- I invest first and foremost for total return over my lifetime as opposed to tax-advantages in the short term. In other words, I let my overall investment strategy set my course. Once I set my strategy, I do aim for tax benefits, but it never drives my decisions. I see too many clients investing for short term tax advantages, to the detriment of their long-term wealth building. For example, many of my Canadian clients have upwards of 90-100% of their equities in the Canadian market, due to the tax benefits of Canadian dividends. Yet they are missing out on significant gains (and diversification) by ignoring the U.S. and global markets.
- The portion of my assets that are in equities are ALWAYS 100% invested in the market. See the chart on this page for an explanation why.
- I never have more than 5% of my investible assets in any one stock or bond.
- I normally buy equal amounts of all holdings except for my "speculative" stocks, which are very small amounts.
- My speculative stocks, if any, make up less than 2% of my liquid assets. I currently hold some shares in a private, alternative energy company.
- My bonds are high-grade provincial, municipal, and corporate bonds. I never chase yield, in that the reason I hold bonds is for safety and preservation of capital. I have never had a bond holding default.
- I keep my fees low. I use a discount broker and simply pay $9.99/trade. For managed accounts, I try to keep my clients' cost well under 1% of total assets under management, and closer to 0.50% is preferred. In a low interest environment like we have been in for years, you simply cannot afford either direct or hidden fees of 2% or more as you are likely to end up losing money after taxes and inflation.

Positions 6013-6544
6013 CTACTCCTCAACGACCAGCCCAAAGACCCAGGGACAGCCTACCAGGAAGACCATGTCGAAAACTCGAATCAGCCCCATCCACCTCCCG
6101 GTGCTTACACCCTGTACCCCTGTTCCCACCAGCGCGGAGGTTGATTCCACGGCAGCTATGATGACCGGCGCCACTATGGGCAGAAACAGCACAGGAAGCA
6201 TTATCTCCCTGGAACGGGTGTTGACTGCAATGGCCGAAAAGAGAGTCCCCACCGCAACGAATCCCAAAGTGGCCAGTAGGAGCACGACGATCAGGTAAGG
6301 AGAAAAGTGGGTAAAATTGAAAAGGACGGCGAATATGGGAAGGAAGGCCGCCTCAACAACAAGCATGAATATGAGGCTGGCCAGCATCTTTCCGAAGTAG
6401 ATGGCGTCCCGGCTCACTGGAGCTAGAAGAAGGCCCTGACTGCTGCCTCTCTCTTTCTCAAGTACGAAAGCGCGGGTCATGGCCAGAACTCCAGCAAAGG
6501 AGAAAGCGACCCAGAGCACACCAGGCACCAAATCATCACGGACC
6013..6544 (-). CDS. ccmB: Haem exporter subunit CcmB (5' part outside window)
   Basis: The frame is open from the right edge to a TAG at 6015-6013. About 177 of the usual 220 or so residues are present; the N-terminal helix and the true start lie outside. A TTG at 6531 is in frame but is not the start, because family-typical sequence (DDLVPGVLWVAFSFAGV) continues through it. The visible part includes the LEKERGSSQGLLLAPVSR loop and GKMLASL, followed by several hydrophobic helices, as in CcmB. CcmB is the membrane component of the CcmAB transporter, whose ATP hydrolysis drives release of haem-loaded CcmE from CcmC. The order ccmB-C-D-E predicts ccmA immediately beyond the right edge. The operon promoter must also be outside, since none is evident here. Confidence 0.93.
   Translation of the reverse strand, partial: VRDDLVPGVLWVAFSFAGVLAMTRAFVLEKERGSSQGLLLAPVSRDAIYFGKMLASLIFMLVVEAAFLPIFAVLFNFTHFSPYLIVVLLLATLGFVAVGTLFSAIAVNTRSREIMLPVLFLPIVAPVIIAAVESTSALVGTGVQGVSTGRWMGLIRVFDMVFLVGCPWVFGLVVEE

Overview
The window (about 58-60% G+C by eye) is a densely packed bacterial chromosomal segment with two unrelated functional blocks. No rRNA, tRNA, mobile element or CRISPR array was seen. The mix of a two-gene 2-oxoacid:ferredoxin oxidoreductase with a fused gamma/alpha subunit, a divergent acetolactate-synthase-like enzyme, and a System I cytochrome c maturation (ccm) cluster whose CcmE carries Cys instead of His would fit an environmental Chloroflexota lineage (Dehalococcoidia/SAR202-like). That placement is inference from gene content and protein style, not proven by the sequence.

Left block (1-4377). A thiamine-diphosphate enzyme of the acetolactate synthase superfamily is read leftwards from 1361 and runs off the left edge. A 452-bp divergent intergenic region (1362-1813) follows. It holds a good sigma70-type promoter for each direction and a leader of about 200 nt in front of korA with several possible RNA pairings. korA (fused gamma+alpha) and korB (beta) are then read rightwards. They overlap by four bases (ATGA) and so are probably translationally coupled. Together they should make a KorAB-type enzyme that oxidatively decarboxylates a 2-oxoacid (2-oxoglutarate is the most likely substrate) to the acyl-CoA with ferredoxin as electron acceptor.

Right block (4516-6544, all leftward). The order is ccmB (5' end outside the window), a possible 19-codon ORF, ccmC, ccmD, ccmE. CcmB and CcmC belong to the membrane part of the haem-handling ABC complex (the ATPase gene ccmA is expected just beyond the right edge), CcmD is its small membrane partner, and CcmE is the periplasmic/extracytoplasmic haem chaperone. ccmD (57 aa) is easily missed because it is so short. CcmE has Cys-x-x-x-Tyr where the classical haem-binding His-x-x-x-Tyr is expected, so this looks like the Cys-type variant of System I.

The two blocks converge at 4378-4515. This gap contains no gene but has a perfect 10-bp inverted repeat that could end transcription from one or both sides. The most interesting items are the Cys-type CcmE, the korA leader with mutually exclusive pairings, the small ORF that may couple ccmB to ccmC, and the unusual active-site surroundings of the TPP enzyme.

I'm often asked if I will manage my clients' money. The answer is no, for a number of reasons:
I believe strongly in the entire financial plan. History shows that the actual selection of individual stocks and bonds is not nearly as important as asset allocation and how the entire plan works together - income, investment, and spending. We won't invest for you directly, but we will figure out your best asset allocation.
There are many ways to successfully invest and build a portfolio. I am a very strong believer in just one method, which I detail below. I'm not sure I'd be acting in the best interests of all my clients if I only used this one technique (even it has been very successful).
As my senior citizenship looms, I don't have a yearning for hundreds of panicked phone calls from clients when the market is down. (If you're currently freaking out about the market, read this.)
I'm not a licensed broker, so while I can give advice, I cannot actually take over the funds and invest them.
That being said, I have a long history of successful investment management and a solid philosophy of what works and what doesn't (backed by empirical evidence). Under the heading of "putting my mouth where my money is", I will share these theories and actual practices with you in the posts below. These are not necessarily recommendations on my part, but it is an overview of the process that I do use for managing my own and my family's investments.